My bank of phone lines lit up and never went dark. I had teenage boys calling and crying and saying they were going through similar things and didn’t know what to do. I had middle aged men telling me they had been living with mental illness for decades and had never told a soul. I talked to dozens of people, mostly male, and it never let up. I never had a night before or after with that many calls, not even when giving away huge prizes. I told the people I talked to I didn’t really have any answers, but if I found anything out, I’d announce it on the air. Thankfully, I had doctors call up and share resources, which I turned around and shared in the few moments I had between Disturbed and Stone Temple Pilots.

 

That was over a decade ago, and I feel perceptions have changed for the better. But not by much, especially in some social circles – like any place where a “man should be a man.” And so I won’t idly sit by and “hope things get better.” I’ll bring up mental illness and talk about it and normalize the discussion as much as possible. And I believe it starts with the understanding – the re-conditioning – that mental illness needs to be perceived the same way we perceive physical illness; caused entirely by demons shooting little demon darts into us because we’re sinning. Just kidding.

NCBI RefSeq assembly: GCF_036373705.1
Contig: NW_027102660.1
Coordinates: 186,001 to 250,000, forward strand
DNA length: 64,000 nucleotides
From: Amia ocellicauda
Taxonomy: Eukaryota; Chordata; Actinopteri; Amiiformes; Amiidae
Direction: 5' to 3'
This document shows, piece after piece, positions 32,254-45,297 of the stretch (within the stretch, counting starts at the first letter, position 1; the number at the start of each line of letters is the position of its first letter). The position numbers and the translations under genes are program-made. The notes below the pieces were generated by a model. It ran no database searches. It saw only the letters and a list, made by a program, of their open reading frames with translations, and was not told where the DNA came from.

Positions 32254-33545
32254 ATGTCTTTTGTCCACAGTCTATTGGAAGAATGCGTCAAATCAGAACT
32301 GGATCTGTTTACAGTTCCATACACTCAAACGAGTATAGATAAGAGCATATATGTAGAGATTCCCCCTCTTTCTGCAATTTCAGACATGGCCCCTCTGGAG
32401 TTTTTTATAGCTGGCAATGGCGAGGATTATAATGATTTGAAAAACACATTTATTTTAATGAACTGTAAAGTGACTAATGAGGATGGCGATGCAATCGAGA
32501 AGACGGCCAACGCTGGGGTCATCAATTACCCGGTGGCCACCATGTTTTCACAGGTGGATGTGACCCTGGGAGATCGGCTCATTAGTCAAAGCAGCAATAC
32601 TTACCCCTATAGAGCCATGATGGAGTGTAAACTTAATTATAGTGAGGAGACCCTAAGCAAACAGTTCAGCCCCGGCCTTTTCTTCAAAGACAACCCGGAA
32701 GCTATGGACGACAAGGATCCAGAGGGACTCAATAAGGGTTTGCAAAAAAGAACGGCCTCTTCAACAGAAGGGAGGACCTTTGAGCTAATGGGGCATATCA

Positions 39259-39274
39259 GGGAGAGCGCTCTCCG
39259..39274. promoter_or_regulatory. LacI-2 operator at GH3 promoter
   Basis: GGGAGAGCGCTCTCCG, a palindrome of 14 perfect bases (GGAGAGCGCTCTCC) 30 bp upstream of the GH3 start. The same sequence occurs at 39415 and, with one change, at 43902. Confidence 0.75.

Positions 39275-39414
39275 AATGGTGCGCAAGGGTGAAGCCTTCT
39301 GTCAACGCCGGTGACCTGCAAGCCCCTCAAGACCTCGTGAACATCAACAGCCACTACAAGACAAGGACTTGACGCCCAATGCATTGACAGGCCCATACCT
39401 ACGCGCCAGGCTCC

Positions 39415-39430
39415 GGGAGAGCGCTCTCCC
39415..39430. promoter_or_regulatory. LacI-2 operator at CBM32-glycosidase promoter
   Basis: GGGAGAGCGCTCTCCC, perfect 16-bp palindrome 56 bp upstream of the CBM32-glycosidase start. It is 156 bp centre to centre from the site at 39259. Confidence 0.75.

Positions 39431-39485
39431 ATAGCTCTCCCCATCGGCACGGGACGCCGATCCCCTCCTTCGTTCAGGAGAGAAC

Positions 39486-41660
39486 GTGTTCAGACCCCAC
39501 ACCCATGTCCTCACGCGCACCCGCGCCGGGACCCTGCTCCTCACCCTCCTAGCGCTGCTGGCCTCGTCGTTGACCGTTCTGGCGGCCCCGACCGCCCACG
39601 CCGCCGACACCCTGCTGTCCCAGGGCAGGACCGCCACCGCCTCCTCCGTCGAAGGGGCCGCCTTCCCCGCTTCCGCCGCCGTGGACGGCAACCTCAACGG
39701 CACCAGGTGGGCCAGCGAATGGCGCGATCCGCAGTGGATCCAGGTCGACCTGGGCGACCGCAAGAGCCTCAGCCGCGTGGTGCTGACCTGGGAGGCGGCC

That mental illness is just as normal and common and wide-ranging and complex and potentially curable and manageable as physical illness. And that we must work harder to break the stigma, and that when we do talk about these things in the open, it does make a difference. Truly.